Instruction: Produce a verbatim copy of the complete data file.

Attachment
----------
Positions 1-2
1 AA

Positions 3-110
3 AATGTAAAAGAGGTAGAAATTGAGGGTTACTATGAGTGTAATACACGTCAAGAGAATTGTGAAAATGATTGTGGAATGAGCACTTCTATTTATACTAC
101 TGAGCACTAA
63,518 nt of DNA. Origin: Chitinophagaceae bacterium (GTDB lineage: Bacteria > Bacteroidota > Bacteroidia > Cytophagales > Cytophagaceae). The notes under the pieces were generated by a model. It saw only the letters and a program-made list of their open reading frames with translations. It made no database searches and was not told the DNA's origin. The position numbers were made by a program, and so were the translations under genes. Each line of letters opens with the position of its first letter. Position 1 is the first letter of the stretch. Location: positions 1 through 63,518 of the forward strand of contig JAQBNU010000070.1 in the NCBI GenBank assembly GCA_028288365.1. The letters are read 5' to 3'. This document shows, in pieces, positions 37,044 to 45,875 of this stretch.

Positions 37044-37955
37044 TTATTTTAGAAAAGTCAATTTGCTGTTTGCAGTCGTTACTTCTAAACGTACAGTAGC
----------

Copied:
Positions 1-2
1 AA

Positions 3-110
3 AATGTAAAAGAGGTAGAAATTGAGGGTTACTATGAGTGTAATACACGTCAAGAGAATTGTGAAAATGATTGTGGAATGAGCACTTCTATTTATACTAC
101 TGAGCACTAA
63,518 nt of DNA. Origin: Chitinophagaceae bacterium (GTDB lineage: Bacteria > Bacteroidota > Bacteroidia > Cytophagales > Cytophagaceae). The notes under the pieces were generated by a model. It saw only the letters and a program-made list of their open reading frames with translations. It made no database searches and was not told the DNA's origin. The position numbers were made by a program, and so were the translations under genes. Each line of letters opens with the position of its first letter. Position 1 is the first letter of the stretch. Location: positions 1 through 63,518 of the forward strand of contig JAQBNU010000070.1 in the NCBI GenBank assembly GCA_028288365.1. The letters are read 5' to 3'. This document shows, in pieces, positions 37,044 to 45,875 of this stretch.

Positions 37044-37955
37044 TTATTTTAGAAAAGTCAATTTGCTGTTTGCAGTCGTTACTTCTAAACGTACAGTAGC